Blisters have long been a source of misery for runners and other sports. Blisters may be very painful and incapacitating, yet they are often underappreciated. Blisters were formerly believed to be produced only by friction and pressure, however this is no longer the case.Do you want to learn more? visit
It’s critical to know what a blister is before you start treating it. A blister is produced by shear between the skin and the underlying bone structures, which causes damage to the deep layer of skin cells. Shear happens when two things have enough friction that when a force is applied, it slides over the less resistant underlying object. If you attempt to slide down the seat of a leather sofa in your shorts on a hot day, your skin will cling to the leather and you will only be able to move as far as your skin can stretch and distort. Shear is the term for the deformation that occurs inside your skin. When there is no sliding between the skin and the sock/shoe, a blister forms. Instead, the skin slides against the bones. The shear becomes unnatural and harmful with time, especially with side-to-side foot motions, causing the injured region to fill with fluid. An abrasion occurs when there is slippage between the sock/shoe and the skin. Only the top layers of skin are damaged by abrasions, which frequently result in a red raw wound. Poor-fitting shoes that enable the foot to move inside the shoe are a frequent cause of this.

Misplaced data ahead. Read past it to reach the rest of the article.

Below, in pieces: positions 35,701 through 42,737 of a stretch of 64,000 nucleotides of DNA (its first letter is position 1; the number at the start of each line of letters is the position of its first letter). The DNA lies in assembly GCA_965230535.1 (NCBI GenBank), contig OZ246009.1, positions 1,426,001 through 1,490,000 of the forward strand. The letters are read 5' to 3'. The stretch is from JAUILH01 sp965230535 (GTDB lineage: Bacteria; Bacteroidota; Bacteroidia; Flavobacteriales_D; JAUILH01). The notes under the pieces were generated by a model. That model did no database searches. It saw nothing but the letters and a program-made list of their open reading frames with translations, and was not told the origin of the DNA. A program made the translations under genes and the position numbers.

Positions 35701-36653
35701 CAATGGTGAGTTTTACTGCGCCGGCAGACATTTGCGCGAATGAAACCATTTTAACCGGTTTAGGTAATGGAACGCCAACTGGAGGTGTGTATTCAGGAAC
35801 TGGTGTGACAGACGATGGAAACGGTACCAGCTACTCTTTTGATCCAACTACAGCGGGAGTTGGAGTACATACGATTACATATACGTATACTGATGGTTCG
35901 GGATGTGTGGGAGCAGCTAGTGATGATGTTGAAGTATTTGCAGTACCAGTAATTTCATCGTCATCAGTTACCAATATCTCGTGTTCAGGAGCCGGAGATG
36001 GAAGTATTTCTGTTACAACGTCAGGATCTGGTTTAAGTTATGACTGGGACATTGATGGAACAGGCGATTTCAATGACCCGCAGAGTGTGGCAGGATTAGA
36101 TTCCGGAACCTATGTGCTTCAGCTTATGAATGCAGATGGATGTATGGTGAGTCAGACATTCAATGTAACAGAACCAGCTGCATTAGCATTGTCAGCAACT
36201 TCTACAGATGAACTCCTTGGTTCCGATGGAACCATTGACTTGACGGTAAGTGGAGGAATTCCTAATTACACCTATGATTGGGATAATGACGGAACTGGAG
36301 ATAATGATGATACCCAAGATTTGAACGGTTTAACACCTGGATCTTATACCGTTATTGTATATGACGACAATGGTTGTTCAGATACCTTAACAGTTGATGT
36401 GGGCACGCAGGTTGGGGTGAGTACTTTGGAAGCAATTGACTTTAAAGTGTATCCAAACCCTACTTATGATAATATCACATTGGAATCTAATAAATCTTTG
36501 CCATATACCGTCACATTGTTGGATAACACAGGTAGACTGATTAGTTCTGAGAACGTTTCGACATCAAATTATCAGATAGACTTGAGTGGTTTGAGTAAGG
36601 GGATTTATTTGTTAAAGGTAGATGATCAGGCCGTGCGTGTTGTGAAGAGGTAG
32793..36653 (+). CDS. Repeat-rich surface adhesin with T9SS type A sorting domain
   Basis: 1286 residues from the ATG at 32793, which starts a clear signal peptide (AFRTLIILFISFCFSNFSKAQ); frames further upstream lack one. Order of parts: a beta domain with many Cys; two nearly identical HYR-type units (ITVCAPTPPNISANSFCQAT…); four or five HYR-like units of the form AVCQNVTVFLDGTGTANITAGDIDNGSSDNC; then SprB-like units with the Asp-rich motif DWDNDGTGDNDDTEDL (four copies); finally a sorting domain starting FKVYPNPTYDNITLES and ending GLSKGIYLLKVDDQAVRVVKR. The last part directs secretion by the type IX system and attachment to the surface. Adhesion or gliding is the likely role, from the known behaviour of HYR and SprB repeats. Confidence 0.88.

You may be asking why it’s so essential to know what causes blisters. We can avoid blisters and treat them better if we understand why they develop. The main aim of blister prevention and therapy should be to figure out what’s causing the blisters in the first place. Blisters on the back of the heel are often assumed to be the result of the heel moving up and down in the shoe. According to new research, heel blistering is often caused by the heel bone (calcaneus) moving excessively, causing the skin to get trapped between the shoe and the bone. Tight calf muscles, a bony protrusion, or biomechanical problems may all cause excessive heel bone movement, which can be addressed with stretching and orthotics.
Blister treatment has long been considered the gold standard. Taping, in my experience, does not function! Taping has little impact on decreasing shear or bone movement, and it has no effect on reducing or deflecting pressure under the foot. So, why is it still so popular? It all comes back to the distinction between blisters and abrasions that I made before. Blisters are prevented by taping, not abrasions. Rather from decreasing shear, it creates a physical barrier for the skin.